Wednesday, March 17, 2010

Need help with a press release?

At C+E, we get asked for help with press releases all the time.  I've also addressed the topic on this blog a few times before.  But since it seems to come up often, I thought it was worth another short post. 

Of course, press release writing is one of the services we provide for our clients, but if you're looking for some quick DIY tips, read on.

Start by writing a short response to each of the questions below:
  1. What's the big news? What's the one thing you want people to know?
  2. Who is it about?  Give a little detail on the human being(s) behind the announcement, and what makes them special.
  3. Why is it important? Is it the first time this has happened?  Is it a brand new idea? 
  4. How can people get involved? Is there a place they can sign up? Find out more?
  5. Who are you? What's your story in 3 sentences or fewer?
Once you have these key building blocks to work with, put them all together so your final release looks something like the template below (note that everything contained in [brackets] should be considered instructional, and replaced/removed before your final is ready for release):


[Your name and title]
[Your group or organization's name]
[Your phone#]
[Your email address]


[Secondary headline - if needed]

[Your city, State] -- [Today's date]  Use the first paragraph to answer item #1 from above.  You want this paragraph to be about 2 or 3 sentences long - not longer.  And it should be written to make the reader want to hear more about the thing you're announcing.  Avoid exclamation marks and words like "amazing" and "spectacular" and "out of this world" - editors might think you sound a little silly.

The second paragraph is your answer to item #2 above.  This is your chance to make your release feel human.  Quotes from key people, a personal story, or a little fun fact is a good way to help the reader connect with your story.  Editors are still trying to figure out what makes your announcement of interest to their audience.  If you can't help them answer that question, they'll ignore your release - and rightfully so.

The third paragraph is your chance to answer item #3 from above.  If you believe your announcement is important enough to be considered "news" - this is your chance to explain why.  What's newsworthy about it?  Why should it make the papers or the evening broadcast?  What's makes it special?  Here's another opportunity for a quote from key players, or a human interest anecdote.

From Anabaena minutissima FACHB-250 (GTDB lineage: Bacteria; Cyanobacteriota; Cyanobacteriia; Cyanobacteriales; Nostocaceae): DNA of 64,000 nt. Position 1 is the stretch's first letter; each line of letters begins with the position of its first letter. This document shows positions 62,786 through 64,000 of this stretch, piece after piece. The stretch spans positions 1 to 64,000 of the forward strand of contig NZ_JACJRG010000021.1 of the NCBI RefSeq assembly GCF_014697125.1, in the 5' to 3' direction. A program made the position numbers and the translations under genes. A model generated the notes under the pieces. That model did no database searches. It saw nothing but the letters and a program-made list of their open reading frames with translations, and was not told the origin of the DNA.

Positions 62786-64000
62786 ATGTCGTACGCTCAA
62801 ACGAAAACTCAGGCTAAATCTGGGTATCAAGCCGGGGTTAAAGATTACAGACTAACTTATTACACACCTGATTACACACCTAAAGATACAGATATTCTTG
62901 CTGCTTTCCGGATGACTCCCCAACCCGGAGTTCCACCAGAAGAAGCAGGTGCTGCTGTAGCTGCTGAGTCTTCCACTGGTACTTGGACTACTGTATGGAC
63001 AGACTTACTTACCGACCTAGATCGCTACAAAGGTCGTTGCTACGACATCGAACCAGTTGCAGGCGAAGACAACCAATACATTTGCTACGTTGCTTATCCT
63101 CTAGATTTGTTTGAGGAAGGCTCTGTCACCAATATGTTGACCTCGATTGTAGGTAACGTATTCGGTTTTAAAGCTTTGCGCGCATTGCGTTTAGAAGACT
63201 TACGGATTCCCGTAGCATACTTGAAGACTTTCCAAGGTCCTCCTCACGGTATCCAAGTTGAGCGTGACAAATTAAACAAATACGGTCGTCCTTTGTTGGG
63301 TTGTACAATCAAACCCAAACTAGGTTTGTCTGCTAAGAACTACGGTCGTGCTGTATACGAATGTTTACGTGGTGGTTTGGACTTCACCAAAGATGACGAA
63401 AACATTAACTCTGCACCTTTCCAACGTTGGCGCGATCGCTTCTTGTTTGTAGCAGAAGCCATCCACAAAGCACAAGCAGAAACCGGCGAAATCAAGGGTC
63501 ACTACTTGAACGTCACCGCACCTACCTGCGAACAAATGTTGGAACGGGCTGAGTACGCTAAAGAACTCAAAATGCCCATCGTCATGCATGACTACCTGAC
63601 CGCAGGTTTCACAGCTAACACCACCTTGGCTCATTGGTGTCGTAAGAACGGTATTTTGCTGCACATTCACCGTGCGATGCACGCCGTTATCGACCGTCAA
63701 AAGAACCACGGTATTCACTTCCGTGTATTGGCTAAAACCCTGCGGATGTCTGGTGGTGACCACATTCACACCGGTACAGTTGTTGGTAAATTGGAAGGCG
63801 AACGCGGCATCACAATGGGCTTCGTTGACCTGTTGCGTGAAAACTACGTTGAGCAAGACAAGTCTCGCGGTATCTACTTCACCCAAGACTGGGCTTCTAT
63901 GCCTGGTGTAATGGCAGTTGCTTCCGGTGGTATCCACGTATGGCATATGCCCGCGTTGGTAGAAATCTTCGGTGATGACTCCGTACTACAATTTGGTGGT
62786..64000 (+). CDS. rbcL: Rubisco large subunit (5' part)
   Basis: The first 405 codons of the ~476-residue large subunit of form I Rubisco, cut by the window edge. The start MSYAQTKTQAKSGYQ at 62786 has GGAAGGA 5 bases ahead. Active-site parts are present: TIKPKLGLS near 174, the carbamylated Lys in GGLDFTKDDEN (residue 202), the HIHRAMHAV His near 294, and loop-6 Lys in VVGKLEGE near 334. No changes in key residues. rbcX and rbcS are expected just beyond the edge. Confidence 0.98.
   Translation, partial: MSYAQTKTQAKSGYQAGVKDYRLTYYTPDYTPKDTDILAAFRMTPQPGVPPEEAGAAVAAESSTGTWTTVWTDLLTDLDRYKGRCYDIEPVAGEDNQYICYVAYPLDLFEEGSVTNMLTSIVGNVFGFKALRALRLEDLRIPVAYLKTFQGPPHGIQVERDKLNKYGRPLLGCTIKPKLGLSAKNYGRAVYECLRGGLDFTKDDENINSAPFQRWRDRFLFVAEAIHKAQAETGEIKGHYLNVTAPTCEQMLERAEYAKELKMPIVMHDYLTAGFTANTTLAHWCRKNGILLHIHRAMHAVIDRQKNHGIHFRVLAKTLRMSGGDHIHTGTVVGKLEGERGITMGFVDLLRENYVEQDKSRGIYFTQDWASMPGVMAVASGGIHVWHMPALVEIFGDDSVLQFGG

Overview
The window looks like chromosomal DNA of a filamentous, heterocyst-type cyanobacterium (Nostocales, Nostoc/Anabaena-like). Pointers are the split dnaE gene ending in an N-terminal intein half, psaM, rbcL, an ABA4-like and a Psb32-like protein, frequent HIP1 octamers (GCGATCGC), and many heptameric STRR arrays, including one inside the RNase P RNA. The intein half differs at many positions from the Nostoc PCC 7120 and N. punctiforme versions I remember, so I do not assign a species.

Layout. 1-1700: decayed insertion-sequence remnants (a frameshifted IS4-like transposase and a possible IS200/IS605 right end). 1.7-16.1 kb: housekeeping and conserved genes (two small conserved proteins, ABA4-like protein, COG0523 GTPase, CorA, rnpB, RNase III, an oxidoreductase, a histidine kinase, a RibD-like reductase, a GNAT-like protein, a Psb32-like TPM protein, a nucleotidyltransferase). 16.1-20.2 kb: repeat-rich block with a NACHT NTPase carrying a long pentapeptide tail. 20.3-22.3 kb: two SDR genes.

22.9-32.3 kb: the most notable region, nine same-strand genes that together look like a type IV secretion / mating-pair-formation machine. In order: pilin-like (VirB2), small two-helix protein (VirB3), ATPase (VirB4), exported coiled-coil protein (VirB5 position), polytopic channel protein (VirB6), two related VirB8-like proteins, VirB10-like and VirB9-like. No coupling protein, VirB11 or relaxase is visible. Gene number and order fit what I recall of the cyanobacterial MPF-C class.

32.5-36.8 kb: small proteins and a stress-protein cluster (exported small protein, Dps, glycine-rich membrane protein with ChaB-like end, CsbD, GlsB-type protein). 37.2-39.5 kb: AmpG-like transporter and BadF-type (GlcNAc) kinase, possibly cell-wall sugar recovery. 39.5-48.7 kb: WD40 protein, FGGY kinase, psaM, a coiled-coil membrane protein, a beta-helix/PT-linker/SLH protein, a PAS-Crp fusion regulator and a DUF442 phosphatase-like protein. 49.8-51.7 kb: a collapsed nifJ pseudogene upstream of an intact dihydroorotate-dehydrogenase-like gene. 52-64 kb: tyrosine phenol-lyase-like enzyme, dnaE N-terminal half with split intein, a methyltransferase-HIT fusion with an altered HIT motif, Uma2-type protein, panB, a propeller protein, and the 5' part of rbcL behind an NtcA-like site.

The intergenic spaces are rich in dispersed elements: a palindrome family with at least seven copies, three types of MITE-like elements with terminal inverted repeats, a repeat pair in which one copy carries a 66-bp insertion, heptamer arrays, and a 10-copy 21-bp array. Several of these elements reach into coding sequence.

Finally, wrap up with an action item.  How can people get more involved? Where can they find out more about the thing you're announcing?

[Traditionally, a set of ### symbols is used to indicate the reader has reached the end of your announcement - it should appear centered underneath your final paragraph]   

About [you or your group]
Include a 2 or 3 sentence summary of who you are immediately under your release.  This is your chance to explain why you're qualified to make this announcement, and how to find out more about you.  Be sure to include a URL to your website if you have one.

[Traditionally the word 'end' should appear at the end of your release to indicate there's nothing else to read - it should appear centered underneath your 'about' paragraph]   
--- END ---

When you're ready to send your release out into the world, consider using the following (free) services:
- PitchEngine (one of our favorites at C+E - check out our agency's newsfeed to see how it works)
- Facebook (you can publish your release as a "note" on your group's fan page and publish it to your followers that way)
- PresseNews (for international distribution)